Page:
Scientific Name: Anas poecilorhyncha
Name: Indian Spot-billed Duck
Blackish-brown plumage, feathers edged paler; almost white head and neck; black cap; dark, broad eye-stripe; green speculum bordered above with white; black bill tipped yellow; coral-red legs and feet. Pairs or small parties walk on marshy land and wet cultivation, or up-end in shallow water; usually does not associate with other ducks; when injured, can dive and remain underwater, holding on to submerged vegetation with only bill exposed.
Size in cm:
Size in Inch
black (Bird may have more colors)
wild grain, seeds, shoots of aquatic plants; occasionally water insects, worms, water-snails; causes damage to paddy.
Habit and habited:
reed- and vegetation-covered jheels, shallow ponds.
loud, duck-like quack.
The Indian spot-billed duck (Anas poecilorhyncha) is a large dabbling duck that is a non-migratory breeding duck throughout freshwater wetlands in the Indian subcontinent. The name is derived from the red spot at the base of the bill that is found in the mainland Indian population. When in water it can be recognized from a long distance by the white tertials that form a stripe on the side, and in flight it is distinguished by the green speculum with a broad white band at the base. The eastern spot-billed duck (A. zonorhyncha) was formerly treated as a subspecies.
This duck is around the same size as a mallard and has a scaly patterned body with a green speculum bordered by white. At rest the white stripe stands out and the long neck and the bill with yellow tip and orange red spots at the base are distinctive in the nominate subspecies. The red spots at the base of the bills are absent in haringtoni. It measures 55–63 cm (22–25 in) in length and 83–95 cm (33–37 in) across the wings, with a body mass of 790–1,500 g (1.74–3.31 lb). These are mainly grey ducks with a paler head and neck and a black bill tipped bright yellow. The wings are whitish with black flight feathers below, and from above show a white-bordered green The male has a red spot on the base of the bill, which is absent or inconspicuous in the smaller but otherwise similar female. The male does not have an eclipse plumage. The legs and feet are bright orange to coral red. Juveniles are browner and duller than adults.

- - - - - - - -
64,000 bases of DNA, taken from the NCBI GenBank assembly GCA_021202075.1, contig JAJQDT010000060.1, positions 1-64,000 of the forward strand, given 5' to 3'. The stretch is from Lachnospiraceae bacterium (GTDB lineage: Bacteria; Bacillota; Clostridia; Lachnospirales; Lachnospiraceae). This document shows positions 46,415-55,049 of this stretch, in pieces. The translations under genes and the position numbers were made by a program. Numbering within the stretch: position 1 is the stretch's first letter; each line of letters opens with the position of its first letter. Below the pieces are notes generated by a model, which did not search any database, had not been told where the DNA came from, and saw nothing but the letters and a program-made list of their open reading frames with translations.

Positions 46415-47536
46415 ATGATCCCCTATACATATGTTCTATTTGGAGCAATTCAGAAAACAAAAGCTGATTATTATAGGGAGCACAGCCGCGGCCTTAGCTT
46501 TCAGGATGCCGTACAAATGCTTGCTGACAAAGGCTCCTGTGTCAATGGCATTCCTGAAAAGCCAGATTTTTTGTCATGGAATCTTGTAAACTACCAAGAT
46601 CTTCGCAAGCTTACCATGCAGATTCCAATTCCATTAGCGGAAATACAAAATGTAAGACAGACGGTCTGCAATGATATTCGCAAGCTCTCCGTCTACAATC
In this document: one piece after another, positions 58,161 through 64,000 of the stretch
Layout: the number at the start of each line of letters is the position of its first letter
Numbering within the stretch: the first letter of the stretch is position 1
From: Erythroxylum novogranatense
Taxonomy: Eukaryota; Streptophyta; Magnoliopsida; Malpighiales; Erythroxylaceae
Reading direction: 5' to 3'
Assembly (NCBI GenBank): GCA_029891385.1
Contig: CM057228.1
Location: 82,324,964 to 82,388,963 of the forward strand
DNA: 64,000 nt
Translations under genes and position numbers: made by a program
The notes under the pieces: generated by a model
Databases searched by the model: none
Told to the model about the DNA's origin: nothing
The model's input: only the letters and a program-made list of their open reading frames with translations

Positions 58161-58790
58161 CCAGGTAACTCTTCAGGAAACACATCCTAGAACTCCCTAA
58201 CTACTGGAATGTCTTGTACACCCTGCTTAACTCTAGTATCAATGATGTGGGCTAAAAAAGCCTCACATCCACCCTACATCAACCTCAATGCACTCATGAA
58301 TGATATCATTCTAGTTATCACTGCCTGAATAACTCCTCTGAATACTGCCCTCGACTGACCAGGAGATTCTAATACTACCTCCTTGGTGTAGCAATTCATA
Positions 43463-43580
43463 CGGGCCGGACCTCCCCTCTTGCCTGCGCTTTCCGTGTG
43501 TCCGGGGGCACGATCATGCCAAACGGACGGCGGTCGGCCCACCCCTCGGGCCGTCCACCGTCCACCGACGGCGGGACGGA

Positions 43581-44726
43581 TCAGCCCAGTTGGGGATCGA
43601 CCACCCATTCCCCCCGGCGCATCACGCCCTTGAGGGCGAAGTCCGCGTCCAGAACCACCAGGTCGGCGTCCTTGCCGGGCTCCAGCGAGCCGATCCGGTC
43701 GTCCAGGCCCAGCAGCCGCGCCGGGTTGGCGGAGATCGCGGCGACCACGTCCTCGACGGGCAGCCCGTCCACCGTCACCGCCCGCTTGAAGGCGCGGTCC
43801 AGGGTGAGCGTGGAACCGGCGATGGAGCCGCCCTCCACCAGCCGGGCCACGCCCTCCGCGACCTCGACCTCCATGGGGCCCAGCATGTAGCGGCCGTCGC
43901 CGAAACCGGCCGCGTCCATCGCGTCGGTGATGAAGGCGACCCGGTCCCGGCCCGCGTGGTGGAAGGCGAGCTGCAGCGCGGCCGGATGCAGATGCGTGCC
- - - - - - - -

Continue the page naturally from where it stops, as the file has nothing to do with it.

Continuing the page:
The eastern spot-billed duck is darker and browner; its body plumage is more similar to the Pacific black duck. It lacks the red bill spot, and has a blue speculum.
Both males and females undergo a complete post-breeding moult, dropping all their wing feathers simultaneously.